The most notable departure from the Allegiant fleet would be the removal of the McDonnell-Douglas MD-80 over the course of the decade. The squadron of 61 aircraft once stretched four MD-80 models with the MD-83 making up 49 planes in the fleet. The airline would phase-out the MD-82 and MD-87 in 2013 while Airbus A319 and A320 arrivals in the mid-2010s would begin the end of Allegiant’s MD-83 and MD-88 operations.
The airline would finish phasing out the jet on Nov. 28, 2018 with the final MD-83 flying a flight between Fresno and Las Vegas. The route was the original flight that Allegiant had started operations with and upon completion a majority of the remaining McDonnell-Douglas models would move to Birmingham, Alabama for storage and salvage.
The Las Vegas-based carrier also would begin and end Boeing 757-200 operations with the aircraft using it to begin Honolulu service in 2010. The six aircraft fleet would take part primarily in Hawaii operations but would also be seen on the mainland operating some of Allegiant’s more popular routes and charters. However, the new aircraft type was expensive and with the airline struggling to turn a profit in the island, the carrier opted to remove both Hawaii and the Boeing 757. The airline’s last 757 flight would be on Oct. 29, 2017 as Allegiant Flight 533 between Cincinnati and Las Vegas, just one day after Hawaii service was suspended.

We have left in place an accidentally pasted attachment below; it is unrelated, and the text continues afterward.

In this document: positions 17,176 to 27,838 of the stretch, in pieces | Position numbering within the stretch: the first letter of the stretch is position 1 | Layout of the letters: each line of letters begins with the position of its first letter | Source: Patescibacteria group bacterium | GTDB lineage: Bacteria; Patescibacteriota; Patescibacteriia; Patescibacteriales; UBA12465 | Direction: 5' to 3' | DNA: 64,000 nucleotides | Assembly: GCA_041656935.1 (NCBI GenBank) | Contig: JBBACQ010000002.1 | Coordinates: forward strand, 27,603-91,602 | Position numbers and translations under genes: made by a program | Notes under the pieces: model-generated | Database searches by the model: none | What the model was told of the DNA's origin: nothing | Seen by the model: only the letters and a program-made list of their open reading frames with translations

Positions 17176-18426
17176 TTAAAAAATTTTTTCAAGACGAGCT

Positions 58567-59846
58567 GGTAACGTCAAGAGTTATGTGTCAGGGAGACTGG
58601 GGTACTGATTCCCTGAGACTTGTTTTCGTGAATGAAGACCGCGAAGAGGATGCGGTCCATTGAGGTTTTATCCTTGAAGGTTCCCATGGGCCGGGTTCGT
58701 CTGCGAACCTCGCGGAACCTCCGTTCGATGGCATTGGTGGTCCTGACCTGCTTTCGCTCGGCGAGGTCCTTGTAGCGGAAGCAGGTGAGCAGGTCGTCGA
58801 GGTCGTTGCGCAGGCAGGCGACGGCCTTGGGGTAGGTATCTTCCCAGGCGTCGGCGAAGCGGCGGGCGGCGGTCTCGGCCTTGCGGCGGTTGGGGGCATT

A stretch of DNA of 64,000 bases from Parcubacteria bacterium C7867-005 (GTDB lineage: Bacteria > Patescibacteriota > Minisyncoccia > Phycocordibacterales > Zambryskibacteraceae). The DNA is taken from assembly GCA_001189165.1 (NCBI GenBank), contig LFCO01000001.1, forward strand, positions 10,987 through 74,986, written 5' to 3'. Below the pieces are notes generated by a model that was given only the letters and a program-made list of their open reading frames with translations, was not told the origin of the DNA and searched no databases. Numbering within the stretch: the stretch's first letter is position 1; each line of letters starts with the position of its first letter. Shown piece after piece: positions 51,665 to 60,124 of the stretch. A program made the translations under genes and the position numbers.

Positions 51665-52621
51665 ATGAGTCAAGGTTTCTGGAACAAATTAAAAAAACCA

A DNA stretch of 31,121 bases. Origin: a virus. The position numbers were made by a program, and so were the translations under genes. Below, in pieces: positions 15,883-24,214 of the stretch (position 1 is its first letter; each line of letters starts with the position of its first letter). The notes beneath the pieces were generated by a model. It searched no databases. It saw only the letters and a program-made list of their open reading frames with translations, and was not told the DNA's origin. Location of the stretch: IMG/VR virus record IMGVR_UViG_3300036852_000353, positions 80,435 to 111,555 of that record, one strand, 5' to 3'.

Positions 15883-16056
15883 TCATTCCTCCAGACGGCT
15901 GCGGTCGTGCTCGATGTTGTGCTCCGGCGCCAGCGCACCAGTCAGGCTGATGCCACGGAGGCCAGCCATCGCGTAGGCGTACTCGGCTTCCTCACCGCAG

Hawaiian Airlines bid ‘aloha’ to the once ocean trekking fleet of Boeing 767s as the airline upgraded to Airbus A330s and A321neos. The final scheduled flight of Hawaiian’s 767 was operated on Jan. 7, 2019 and signaled the end of an 18-year run with the airline. The 18-plane fleet was the replacement to Hawaiian’s previous group of Douglas DC-10s and would help propel the airline through the challenging U.S. recession as other Hawaiian going carriers like ATA and Aloha Airlines would collapse. The 767 would also help the airline during a period of great expansion, seeing 16 new routes launched with the 264-seat aircraft.
Further north, Alaska Airlines would say farewell to the Boeing 737-400 Combi fleet on Oct. 18, 2017 with Alaska flight 65 letting the jet take to the skies a few more times in a multiple-stop flight between Seattle and Anchorage. A 36-year service would come to a close for the part cargo, part passenger plane that had made itself well known in Alaska for the aircraft’s ability to reach smaller communities. The plane, and its all-cargo compatriot, would be replaced with Boeing 737-700s. Alaska would also remove similar types including the all passenger variant the same year.
Sun Country, Spirit Airlines and jetBlue Airways have all managed to avoid retiring an aircraft type with only the latter two receiving newer versions of the Airbus A320 family in the last ten years.